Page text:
One thing I've noticed lately is that my tolerance for flaws in a musical depends on the overall feeling that I'm developing as I'm watching a performance. When a musical, overall, is well-crafted, I'm willing to make allowances for flaws here and there. But when a show isn't taking me along for the ride, I'm more likely to wince at things like slant rhyme, insufficiently developed characters, poor scansion, forced comedy, and the like.
So, for instance, the same flaws that I found forgivable in Bloody Bloody Andrew Jackson I found increasingly irksome in Love's Labour's Lost, the new musical by the same creative team: composer/lyricist Michael Friedman and librettist/director Alex Timbers. Whereas Bloody Bloody reflected a unity of vision, and a ripe sense of college-boy snark, Love's Labour's Lost, while occasionally diverting, overall feels laboured and just a bit lost.
Of course, Love's Labour's Lost is based on the original Shakespeare play of the same name. The plot is essentially this: The King of Navarre and three college friends make an oath to devote the next three years of their lives to their studies. Enter a local princess and her three ladies in attendance to cock the whole thing up. There's also a subplot involving a random Spaniard, Don Armado, and his amorous attentions towards the local bar wench, and a bunch of subsidiary characters who come in and out to keep the action moving. Or not, as the case is with Timbers' adaptation. There's too much going on, and not enough development of any one particular element.
Timbers' adaptation includes almost all of the original Shakespeare characters, which creates significant problems in character development. To make room for songs, Timbers would have been wise to excise a subplot or two. Indeed, the only character who felt even close to fully fledged was Lord Berowne, played here by the always engaging Colin Donnell. It's really a shame, because the cast of Love's Labour's Lost represents a who's who of current and future Broadway stars, including Daniel Breaker as the King, and Lucas Near-Verbrugge and Bryce Pinkham as his other two Lords. In the female cast we have Rebecca Naomi Jones and Patti Murin, among many other fine performers. It's a shame to see all this talent underused in thinly developed roles. Even worse, we also have the wonderfully gifted Rachel Dratch and Jeff Hiller somewhat wasted here as two supposedly comic academics.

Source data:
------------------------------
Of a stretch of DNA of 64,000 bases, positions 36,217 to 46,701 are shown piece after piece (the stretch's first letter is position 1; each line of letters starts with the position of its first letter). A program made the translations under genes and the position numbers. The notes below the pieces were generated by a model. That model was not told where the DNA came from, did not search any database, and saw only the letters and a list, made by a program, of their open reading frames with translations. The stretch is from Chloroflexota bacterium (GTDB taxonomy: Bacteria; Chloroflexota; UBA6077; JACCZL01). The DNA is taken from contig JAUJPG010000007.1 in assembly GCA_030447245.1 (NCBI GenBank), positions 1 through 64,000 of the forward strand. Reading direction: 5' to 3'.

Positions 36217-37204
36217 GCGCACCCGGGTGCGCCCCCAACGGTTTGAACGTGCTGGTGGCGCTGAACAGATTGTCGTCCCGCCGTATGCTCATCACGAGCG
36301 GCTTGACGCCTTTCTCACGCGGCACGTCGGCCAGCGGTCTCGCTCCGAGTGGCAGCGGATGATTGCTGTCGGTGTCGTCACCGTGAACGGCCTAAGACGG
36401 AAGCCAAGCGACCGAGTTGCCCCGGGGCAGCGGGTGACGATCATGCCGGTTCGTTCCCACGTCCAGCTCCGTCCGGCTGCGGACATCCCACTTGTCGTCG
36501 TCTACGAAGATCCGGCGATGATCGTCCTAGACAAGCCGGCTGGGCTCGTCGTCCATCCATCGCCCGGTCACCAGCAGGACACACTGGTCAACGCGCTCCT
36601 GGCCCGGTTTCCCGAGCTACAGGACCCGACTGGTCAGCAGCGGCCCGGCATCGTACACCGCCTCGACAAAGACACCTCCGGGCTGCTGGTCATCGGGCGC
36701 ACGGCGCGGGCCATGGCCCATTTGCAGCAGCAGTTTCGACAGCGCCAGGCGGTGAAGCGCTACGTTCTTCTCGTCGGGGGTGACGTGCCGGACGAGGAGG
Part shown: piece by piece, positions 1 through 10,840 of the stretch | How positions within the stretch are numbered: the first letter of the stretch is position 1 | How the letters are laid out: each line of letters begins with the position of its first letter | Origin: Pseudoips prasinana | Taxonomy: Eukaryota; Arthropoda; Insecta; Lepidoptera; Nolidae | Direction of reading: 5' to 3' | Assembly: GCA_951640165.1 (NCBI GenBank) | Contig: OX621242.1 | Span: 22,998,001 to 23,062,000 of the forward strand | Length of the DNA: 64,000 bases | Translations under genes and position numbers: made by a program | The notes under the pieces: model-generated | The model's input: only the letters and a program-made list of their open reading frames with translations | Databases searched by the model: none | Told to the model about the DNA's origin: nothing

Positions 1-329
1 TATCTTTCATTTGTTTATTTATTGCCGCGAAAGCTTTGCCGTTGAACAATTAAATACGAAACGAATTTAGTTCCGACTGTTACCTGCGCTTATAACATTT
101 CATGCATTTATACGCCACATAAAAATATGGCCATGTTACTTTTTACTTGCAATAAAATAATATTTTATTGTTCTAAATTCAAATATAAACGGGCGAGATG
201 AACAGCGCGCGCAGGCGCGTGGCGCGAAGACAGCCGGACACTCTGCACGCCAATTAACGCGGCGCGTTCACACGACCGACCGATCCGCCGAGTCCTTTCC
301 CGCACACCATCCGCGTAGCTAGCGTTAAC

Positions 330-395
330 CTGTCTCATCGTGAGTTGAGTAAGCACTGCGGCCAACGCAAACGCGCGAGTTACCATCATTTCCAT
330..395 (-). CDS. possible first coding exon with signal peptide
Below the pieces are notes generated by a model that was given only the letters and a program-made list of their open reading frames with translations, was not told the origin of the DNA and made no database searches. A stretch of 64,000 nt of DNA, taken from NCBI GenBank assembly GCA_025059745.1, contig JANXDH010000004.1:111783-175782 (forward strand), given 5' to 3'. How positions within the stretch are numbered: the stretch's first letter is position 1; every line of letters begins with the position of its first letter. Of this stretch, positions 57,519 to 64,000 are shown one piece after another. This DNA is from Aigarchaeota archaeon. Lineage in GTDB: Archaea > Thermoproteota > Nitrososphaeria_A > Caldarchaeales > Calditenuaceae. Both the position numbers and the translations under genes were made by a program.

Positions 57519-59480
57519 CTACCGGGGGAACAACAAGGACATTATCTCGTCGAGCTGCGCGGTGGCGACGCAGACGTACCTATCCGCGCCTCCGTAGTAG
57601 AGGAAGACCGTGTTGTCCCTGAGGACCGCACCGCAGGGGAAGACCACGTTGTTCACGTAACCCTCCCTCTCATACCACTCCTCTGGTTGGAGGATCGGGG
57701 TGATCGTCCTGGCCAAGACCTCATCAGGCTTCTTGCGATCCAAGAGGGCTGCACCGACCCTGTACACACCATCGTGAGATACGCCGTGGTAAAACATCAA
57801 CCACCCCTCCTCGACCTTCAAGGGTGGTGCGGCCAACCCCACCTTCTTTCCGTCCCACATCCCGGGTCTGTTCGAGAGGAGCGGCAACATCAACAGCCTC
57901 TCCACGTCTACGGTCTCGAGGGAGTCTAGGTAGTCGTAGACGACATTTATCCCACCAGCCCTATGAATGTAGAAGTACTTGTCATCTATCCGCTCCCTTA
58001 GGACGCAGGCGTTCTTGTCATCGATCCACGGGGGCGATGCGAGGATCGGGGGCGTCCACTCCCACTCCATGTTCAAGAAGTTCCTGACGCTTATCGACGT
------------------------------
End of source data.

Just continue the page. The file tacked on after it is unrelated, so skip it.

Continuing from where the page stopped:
As for the score, I must confess that I've never been a fan of Mr. Friedman's work, despite my admiration for Bloody Bloody Andrew Jackson as a whole. His songs for Bloody Bloody were poorly wrought but for the most part dramatically effective. His score for Saved was unmemorable at best, clumsy at worst. Here, Friedman's songs are intermittently engaging, but not exactly indelible. (I have friends well-versed in musical theater, however, who disagree with me on this point.)
There are some fairly decent solos and chorus numbers, including "Are You a Man" for Berowne and "Not a Good Idea" for the female cast. There's a somewhat effective song about subtext, in which one character speaks out loud the internal thoughts of two other characters, although How to Succeed in Business Without Really Trying handles this device far more adroitly. Too many of the numbers feel thrown in without context or purpose, including a rather quizzical song about a guy who loves cats.
My biggest peeve with Friedman is that he seems incapable of writing, or unwilling to write, a song in which he doesn't force extra syllables into every other line. He seems downright contemptuous of metric convention. One of the most enjoyable moments of the show was when the four central men perform the boy-band number "To Be With You," interpolated here for comic effect. As enjoyable as this number was, it emphasized what many of the other songs in the show were missing: appealing tunes and regular structure.
[SPOILER ALERT: I reveal the end of the show as well as a significant staging surprise in the paragraphs below.]
As director, Timbers does provide some moments of comedic inspiration in between Friedman's often cloddish songs. However, much of the fun feels grafted on through anachronistic quips and asides rather than crafted through sharp characterization or deft wordplay. One number ends with a kick line in the style of "One" from A Chorus Line, a knowing nod to the Public Theater's venerable cash cow. Cute, but hardly organic.
Late in the show, apropos of nothing I could discern, a high-school marching band descends upon the stage. I would imagine it's supposed to be this delightful surprise, but it only served to remind me that the production team didn't have many staging ideas that actually connected to what was going on in the show. At another point, one of the supporting cast members comes out dressed in a costume from Cats, possibly as a callback to the random number earlier in the show about a feline fetish. But it felt tossed in as an ineffective attempt at zany, madcap unpredictability.
By the end of the show, everything appears to be working out happily among the various pairs of lovers, until a messenger arrives to inform the princess that her father has passed away and that she must return to her kingdom at once to assume the throne. The princess and her ladies ask the boys to wait one year and come calling upon them again. It's a rather glum ending, staged rather solemnly, and it brings the momentum of the production to a grinding halt.
Yes, I'm aware that that's how the Shakespeare play ends. But My Fair Lady changes the end of Pygmalion. West Side Story has Juliet alive at the end. In musicals, faithfulness is neither necessary nor desirable. Indeed, slavish fidelity is the refuge of the artistically bereft.